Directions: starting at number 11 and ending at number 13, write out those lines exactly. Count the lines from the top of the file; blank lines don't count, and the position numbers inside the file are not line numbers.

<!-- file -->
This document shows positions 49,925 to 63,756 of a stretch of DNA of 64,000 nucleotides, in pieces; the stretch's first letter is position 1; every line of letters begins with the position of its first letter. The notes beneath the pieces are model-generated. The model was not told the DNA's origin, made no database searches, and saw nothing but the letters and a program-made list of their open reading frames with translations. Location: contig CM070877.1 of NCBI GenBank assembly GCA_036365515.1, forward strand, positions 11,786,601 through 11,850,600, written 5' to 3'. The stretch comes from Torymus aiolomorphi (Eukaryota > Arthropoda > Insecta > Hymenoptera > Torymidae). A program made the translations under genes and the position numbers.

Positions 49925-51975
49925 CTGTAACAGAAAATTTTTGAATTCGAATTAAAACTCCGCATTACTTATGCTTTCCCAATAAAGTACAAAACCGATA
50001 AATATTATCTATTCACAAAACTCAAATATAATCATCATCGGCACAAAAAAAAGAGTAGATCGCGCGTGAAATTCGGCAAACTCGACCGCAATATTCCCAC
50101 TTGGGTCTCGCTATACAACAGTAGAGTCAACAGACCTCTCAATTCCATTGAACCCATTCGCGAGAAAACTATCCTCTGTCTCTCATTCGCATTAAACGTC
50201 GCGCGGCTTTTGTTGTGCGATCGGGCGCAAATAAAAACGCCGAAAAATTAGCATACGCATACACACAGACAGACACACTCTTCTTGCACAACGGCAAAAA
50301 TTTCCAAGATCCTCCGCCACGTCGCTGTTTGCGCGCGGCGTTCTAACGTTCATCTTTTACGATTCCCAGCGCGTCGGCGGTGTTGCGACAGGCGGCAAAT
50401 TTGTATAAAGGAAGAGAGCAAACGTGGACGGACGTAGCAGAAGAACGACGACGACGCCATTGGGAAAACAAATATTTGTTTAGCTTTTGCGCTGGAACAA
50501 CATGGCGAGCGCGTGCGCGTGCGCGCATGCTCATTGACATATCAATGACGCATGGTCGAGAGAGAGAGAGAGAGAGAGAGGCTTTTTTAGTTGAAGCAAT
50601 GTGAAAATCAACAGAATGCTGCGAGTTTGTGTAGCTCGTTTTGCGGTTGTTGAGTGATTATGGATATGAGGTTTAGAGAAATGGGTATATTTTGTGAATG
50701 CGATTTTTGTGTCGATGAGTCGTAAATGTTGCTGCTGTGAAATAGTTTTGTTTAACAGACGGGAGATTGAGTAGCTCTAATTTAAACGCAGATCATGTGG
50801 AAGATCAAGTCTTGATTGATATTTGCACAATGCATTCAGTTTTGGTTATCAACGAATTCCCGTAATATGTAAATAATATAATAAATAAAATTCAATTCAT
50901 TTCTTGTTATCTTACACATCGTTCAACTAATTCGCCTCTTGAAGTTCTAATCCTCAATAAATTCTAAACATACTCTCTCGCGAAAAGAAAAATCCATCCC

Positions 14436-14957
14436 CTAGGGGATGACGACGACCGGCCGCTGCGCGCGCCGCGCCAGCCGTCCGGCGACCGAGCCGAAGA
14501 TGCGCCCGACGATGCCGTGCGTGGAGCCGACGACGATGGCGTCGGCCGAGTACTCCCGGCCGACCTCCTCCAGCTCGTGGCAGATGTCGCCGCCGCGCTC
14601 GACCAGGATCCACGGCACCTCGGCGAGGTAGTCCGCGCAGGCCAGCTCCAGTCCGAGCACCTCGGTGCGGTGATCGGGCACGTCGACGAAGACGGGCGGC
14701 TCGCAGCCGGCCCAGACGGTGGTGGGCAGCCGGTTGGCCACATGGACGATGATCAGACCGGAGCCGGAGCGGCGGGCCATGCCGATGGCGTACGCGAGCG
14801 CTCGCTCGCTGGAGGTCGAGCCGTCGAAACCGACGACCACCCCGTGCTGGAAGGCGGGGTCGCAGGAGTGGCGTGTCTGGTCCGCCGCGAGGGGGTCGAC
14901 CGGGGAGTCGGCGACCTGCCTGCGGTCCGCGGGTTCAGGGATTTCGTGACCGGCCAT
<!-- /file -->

50701 CGATTTTTGTGTCGATGAGTCGTAAATGTTGCTGCTGTGAAATAGTTTTGTTTAACAGACGGGAGATTGAGTAGCTCTAATTTAAACGCAGATCATGTGG
50801 AAGATCAAGTCTTGATTGATATTTGCACAATGCATTCAGTTTTGGTTATCAACGAATTCCCGTAATATGTAAATAATATAATAAATAAAATTCAATTCAT
50901 TTCTTGTTATCTTACACATCGTTCAACTAATTCGCCTCTTGAAGTTCTAATCCTCAATAAATTCTAAACATACTCTCTCGCGAAAAGAAAAATCCATCCC